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Asynchronous Iteration

For more information on concepts covered in this lesson, you can check out:

00:00 In the previous lesson, I spoke about the new type hinting and annotation features of Python 3.10. In this lesson, I’ll show you two new standard library functions, aiter() and anext(), which provide support for asynchronous iteration.

00:15 You may have come across the iter() and next() functions in Python. Used together, these create an iterator and get the next item out of it.

00:23 This is actually the underlying mechanism for the for loop. The for loop creates an iterator on the object being looped over, and each instance of the loop calls next() on that iterator.

00:35 The next function raises a StopIteration exception when there is nothing left to iterate on. The for loop catches this exception and exits the code block. Python 3.5 introduced two new keywords, async and await, to implement coroutines.

00:52 A coroutine is a way of doing asynchronous code execution also known as parallel execution. Coroutines are an alternative to using the threading library. To write a coroutine, you must declare a function using the async keyword.

01:09 An asynchronous function has some restrictions, the key one being it can’t call synchronous code. Otherwise, it just becomes synchronous again. And you’ll never guess what kind of code iter() and next() are. Yep, they’re synchronous.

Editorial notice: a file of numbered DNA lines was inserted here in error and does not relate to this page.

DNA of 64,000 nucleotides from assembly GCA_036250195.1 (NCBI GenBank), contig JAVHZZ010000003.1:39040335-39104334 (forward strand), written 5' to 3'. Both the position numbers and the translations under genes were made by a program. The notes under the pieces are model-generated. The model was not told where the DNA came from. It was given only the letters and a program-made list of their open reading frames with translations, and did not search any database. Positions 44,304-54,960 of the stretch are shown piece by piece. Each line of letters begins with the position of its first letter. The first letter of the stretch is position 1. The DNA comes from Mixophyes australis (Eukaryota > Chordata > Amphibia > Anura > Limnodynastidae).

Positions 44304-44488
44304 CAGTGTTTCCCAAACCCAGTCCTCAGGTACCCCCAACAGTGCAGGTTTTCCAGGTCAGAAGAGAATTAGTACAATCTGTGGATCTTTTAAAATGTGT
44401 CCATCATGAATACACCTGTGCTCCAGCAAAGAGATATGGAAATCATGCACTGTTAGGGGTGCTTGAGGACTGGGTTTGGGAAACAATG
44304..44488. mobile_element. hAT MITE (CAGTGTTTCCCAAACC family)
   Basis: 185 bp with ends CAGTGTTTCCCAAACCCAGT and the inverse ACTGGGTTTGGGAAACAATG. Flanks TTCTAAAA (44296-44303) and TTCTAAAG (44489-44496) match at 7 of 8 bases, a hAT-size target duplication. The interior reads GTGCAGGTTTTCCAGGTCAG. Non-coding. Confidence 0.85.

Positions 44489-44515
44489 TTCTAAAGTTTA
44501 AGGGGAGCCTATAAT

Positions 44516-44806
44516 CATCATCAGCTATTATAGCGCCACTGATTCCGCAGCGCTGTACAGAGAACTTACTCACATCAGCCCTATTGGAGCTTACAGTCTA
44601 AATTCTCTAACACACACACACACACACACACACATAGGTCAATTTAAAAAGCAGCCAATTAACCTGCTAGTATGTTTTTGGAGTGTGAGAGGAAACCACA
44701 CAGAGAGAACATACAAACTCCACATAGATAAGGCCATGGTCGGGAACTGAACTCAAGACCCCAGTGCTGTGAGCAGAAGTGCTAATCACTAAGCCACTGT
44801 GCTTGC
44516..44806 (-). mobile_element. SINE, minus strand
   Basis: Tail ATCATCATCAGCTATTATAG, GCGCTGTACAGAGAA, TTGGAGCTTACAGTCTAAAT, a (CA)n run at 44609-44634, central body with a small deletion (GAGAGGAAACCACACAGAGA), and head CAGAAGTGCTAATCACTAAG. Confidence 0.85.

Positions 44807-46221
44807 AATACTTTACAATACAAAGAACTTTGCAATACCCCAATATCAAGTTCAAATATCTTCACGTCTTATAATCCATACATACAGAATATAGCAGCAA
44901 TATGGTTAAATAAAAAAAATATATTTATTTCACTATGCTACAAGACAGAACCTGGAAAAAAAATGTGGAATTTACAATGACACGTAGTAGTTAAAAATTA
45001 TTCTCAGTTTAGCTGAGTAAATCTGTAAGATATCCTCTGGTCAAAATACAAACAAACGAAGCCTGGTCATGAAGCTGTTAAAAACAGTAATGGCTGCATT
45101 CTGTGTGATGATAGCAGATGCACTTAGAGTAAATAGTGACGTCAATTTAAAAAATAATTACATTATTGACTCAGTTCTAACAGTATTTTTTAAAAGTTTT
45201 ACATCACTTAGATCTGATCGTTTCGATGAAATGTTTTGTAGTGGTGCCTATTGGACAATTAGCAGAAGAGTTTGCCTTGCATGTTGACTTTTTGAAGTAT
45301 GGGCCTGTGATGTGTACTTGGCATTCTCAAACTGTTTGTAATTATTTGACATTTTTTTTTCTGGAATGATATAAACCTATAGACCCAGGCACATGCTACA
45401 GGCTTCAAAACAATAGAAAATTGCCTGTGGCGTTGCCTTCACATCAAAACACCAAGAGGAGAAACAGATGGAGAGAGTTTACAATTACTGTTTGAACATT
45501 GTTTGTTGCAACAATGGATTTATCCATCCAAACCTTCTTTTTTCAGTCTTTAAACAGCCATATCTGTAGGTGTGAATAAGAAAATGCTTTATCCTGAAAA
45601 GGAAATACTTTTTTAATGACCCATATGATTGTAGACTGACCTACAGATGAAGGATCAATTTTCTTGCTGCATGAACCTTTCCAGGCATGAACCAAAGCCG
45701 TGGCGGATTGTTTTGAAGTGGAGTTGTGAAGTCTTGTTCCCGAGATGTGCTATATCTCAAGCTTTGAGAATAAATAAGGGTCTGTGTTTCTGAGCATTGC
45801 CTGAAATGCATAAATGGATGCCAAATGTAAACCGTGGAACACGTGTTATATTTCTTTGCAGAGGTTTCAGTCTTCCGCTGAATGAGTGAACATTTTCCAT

01:24 That means that up until Python 3.10, using an iterator inside your asynchronous code implicitly created a synchronous block. This was limiting. Python 3.10 has introduced two new functions, aiter() and anext(), the a meaning asynchronous. Using these, you can now create asynchronous iterators with aiter() and get items from them with anext() inside of your async functions.

01:53 Writing asynchronous code is more complicated than writing synchronous code. The notes below have links to entire courses on this subject. The only way to demonstrate aiter() and anext() is to do so inside of some asynchronous code. I’m going to do that in just a second, but if this isn’t your wheelhouse, feel free to skip to the next lesson.

02:13 The purpose of asynchronous code is to do multiple things at once. There are two kinds of parallelism available on your computer: multi-CPU and I/O bound. As the name implies, multi-CPU executes different chunks of code on different processors. I/O bound is different.

02:31 It still runs on one processor but swaps between different chunks of code at a time. Accessing the disk or network is actually very slow in comparison to most CPU operations, which means synchronous code tends to sit around waiting a lot.